Buffett Piles It

On Nov. 3, 2009, Warren Buffett bagged his elephant.

Last year's $44 billion buyout of Burlington Northern transformed Berkshire Hathaway into one of the nation's largest railroad barons. But it also fulfilled one of the Oracle's oldest promises: To put his company's enormous treasure trove to work.

A delightful dilemma
Berkshire Hathaway, you see, generates anywhere from $8 billion to $10 billion a year in cash -- cash that, as Buffett laments, just "piles up." Here at Motley Fool Stock Advisor, we think that generating too much free cash flow is an enviable situation, but for Buffett, it's always posed a problem. You see, unlike many of the companies he invests in -- Coca-Cola, ConocoPhillips (NYSE: COP  ) , or General Electric (NYSE: GE  ) , Berkshire does not pay a dividend.

With the dividend outlet firmly corked, Buffett has for years wrestled with the problem of how to put his vast profits to work effectively. That's a problem a lot of us wouldn't mind having, I suspect. But first, we have to make those profits.

Free cash flow: What is it?
At its simplest, "free cash flow" is the cash profit that a company has left over after paying its expenses. It is money the company can use to pay dividends to shareholders, build new factories and hire new workers, or simply sock away for a rainy day (or decade). What free cash flow is most definitely not, though, is the "profits" that most Wall Street analysts focus on when deciding whether a company is a "buy," "sell," or "accumulate strongly with an option to hold."

An example may help to illustrate the concept. Consider a hypothetical company: Peoria Occidental Orthodontic Robotics (Ticker: POOR), a manufacturer of electric toothbrushes. Incorporated with $100 million in start-up capital in 2010, POOR embarks upon its business by pouring $100 million into building a toothbrush factory in Peoria, Ill. By 2019, POOR is selling $10 million worth of toothbrushes annually, toothbrushes that cost it $5 million to manufacture and sell.

POOR generates $5 million in annual cash flow. Because its factory has already been built, is highly automated, well-oiled, and requires almost no maintenance, its capital expenditures are negligible. Thus, every year that POOR makes $10 million in sales, it deposits $5 million in the bank. So POOR's profitable, right?

Not according to Wall Street. You see, bright and shiny as it looks from the outside, POOR's accountants "depreciate" $10 million of the value of its factory every year for 10 years, to account for the initial expense of building it. As a result, at the same time that POOR is putting $5 million in the bank, it's telling the IRS, Wall Street, and pretty much everyone else who focuses on GAAP accounting that it lost money for the year. Yet the company's bank account has been growing fatter and fatter with each passing year.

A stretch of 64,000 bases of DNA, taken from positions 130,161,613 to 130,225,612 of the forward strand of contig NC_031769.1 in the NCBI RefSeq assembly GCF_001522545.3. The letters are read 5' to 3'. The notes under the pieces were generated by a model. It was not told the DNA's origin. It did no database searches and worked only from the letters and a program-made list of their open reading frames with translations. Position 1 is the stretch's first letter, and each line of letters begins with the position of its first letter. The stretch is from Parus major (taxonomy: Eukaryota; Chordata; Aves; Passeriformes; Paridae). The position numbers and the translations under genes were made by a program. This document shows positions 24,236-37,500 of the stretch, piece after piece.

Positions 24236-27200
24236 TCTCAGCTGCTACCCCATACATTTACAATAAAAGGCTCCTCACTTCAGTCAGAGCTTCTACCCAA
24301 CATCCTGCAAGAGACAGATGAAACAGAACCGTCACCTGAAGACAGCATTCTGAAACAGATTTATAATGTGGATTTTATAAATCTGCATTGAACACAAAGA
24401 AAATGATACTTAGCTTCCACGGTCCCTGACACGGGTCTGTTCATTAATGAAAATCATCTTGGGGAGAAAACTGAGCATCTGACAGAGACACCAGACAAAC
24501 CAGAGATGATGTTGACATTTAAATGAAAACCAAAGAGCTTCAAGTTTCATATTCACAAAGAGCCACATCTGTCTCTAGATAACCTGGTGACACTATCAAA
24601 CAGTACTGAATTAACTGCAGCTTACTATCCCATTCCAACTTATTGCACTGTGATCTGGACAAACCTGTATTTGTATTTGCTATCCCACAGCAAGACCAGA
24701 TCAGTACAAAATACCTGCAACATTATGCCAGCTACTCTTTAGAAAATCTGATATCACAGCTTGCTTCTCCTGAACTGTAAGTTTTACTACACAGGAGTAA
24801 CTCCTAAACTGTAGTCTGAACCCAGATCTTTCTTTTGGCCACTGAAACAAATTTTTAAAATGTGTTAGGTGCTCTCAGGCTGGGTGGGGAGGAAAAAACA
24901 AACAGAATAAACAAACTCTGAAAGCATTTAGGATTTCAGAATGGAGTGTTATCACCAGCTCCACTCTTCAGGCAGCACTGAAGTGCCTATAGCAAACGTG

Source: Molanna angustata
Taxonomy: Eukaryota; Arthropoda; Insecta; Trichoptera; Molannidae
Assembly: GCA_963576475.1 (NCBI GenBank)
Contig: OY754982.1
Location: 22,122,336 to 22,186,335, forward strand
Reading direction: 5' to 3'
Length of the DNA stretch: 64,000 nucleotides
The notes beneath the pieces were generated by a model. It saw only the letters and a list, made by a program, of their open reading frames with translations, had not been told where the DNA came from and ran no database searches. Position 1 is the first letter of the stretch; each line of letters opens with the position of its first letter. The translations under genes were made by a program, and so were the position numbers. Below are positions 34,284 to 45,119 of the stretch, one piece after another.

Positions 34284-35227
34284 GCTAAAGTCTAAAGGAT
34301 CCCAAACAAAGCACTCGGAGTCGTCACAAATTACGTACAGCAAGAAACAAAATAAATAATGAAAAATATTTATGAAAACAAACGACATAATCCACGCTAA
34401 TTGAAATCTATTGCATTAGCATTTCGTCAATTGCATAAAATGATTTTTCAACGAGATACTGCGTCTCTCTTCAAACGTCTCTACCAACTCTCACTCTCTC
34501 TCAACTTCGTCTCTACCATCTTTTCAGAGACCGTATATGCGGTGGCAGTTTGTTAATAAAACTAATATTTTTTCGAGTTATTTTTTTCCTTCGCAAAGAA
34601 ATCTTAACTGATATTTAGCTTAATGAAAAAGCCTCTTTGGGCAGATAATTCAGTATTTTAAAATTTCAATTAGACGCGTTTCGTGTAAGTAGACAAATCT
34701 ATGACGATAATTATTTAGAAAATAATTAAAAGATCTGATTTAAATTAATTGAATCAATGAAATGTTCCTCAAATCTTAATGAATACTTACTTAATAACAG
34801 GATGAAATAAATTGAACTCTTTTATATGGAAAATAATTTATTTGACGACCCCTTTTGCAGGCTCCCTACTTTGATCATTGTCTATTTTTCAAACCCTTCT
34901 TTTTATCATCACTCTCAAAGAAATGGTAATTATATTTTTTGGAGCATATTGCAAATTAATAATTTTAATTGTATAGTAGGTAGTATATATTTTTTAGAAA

Free cash flow: Who's got it?
POOR is, of course, a fictional company (and really, any investment banker who let a company go public with a ticker symbol like this one would find himself flipping burgers at Mickey D's in short order). But there are a whole lot of companies that offer the same rich investment opportunity in the real world as POOR does in the imaginary.

Some of them look unprofitable, but are actually cash-rich; others look to be doing OK under GAAP, but are actually churning out gobs of cash far in excess of what many people expect:

Company

Reported Earnings

Actual Free Cash Flow

Starbucks (Nasdaq: SBUX  )

$568 million

$1.1 billion

Caterpillar (NYSE: CAT  )

$895 million

$4.0 billion

Boeing (NYSE: BA  )

$1.3 billion

$4.4 billion

3M (NYSE: MMM  )

$3.2 billion

$4.0 billion

Google (Nasdaq: GOOG  )

$6.5 billion

$8.5 billion

Data from Finviz.com and Capital IQ refer to trailing -12-month results.

Buy when Wall Street won't
At Motley Fool Stock Advisor, we'd love to own a stock like POOR -- indeed, we already do own many stocks like it, including a couple of those named above.

Why? In POOR's case, because things are going to change big time in 2020, when POOR's 10-year drought of GAAP profits will suddenly come to an end. After "depreciating" the final $10 million of its start-up factory costs, POOR will emerge into profitability. Its "losses" a thing of the past, all of a sudden POOR will acquire a positive P/E ratio -- and a lot of professional investors will begin wondering whether that P/E ratio is low enough to make the stock a "buy."

Foolish investors, of course, knew that POOR was a rich investment all along. Because like the companies named above, and like Buffett's Berkshire, POOR suffered from the happy dilemma of making too much money.

The moral of the story
Wall Street's piled high with accounting degrees and CFAs. If it makes them happy to obsess over GAAP profits -- let 'em. Meanwhile, we'll just keep counting the cash.

Would you like to find a company like POOR in real life? Maybe one running the same kind of cash-rich business as the companies named above -- but at a more reasonable price? Sure you would. Grab yourself a free trial of Motley Fool Stock Advisor now, and we'll show you how.

This article was originally published Feb. 1, 2010. It has been updated.